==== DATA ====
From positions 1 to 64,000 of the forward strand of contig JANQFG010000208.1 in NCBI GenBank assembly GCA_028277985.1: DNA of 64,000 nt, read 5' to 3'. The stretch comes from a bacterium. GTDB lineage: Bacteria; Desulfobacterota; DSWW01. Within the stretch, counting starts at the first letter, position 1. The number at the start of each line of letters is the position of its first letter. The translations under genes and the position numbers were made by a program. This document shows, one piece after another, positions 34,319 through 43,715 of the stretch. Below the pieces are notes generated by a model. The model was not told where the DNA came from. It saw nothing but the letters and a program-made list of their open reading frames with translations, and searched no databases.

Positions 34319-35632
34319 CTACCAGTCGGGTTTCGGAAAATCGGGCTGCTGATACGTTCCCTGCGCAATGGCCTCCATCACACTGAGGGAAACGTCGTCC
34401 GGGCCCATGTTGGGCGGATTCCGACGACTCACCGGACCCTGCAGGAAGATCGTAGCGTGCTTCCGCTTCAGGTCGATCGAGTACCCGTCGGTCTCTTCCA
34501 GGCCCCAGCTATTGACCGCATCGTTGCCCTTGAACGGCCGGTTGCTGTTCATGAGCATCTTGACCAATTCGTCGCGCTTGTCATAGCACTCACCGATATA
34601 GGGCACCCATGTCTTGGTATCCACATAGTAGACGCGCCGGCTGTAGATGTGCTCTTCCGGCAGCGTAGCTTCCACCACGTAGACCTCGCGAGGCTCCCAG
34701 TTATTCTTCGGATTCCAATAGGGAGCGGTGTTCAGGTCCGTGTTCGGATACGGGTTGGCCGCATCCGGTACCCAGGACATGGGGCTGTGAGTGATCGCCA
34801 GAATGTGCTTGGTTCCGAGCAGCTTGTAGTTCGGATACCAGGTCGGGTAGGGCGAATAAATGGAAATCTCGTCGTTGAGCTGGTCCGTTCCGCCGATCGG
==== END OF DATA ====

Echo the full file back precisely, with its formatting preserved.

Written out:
From positions 1 to 64,000 of the forward strand of contig JANQFG010000208.1 in NCBI GenBank assembly GCA_028277985.1: DNA of 64,000 nt, read 5' to 3'. The stretch comes from a bacterium. GTDB lineage: Bacteria; Desulfobacterota; DSWW01. Within the stretch, counting starts at the first letter, position 1. The number at the start of each line of letters is the position of its first letter. The translations under genes and the position numbers were made by a program. This document shows, one piece after another, positions 34,319 through 43,715 of the stretch. Below the pieces are notes generated by a model. The model was not told where the DNA came from. It saw nothing but the letters and a program-made list of their open reading frames with translations, and searched no databases.

Positions 34319-35632
34319 CTACCAGTCGGGTTTCGGAAAATCGGGCTGCTGATACGTTCCCTGCGCAATGGCCTCCATCACACTGAGGGAAACGTCGTCC
34401 GGGCCCATGTTGGGCGGATTCCGACGACTCACCGGACCCTGCAGGAAGATCGTAGCGTGCTTCCGCTTCAGGTCGATCGAGTACCCGTCGGTCTCTTCCA
34501 GGCCCCAGCTATTGACCGCATCGTTGCCCTTGAACGGCCGGTTGCTGTTCATGAGCATCTTGACCAATTCGTCGCGCTTGTCATAGCACTCACCGATATA
34601 GGGCACCCATGTCTTGGTATCCACATAGTAGACGCGCCGGCTGTAGATGTGCTCTTCCGGCAGCGTAGCTTCCACCACGTAGACCTCGCGAGGCTCCCAG
34701 TTATTCTTCGGATTCCAATAGGGAGCGGTGTTCAGGTCCGTGTTCGGATACGGGTTGGCCGCATCCGGTACCCAGGACATGGGGCTGTGAGTGATCGCCA
34801 GAATGTGCTTGGTTCCGAGCAGCTTGTAGTTCGGATACCAGGTCGGGTAGGGCGAATAAATGGAAATCTCGTCGTTGAGCTGGTCCGTTCCGCCGATCGG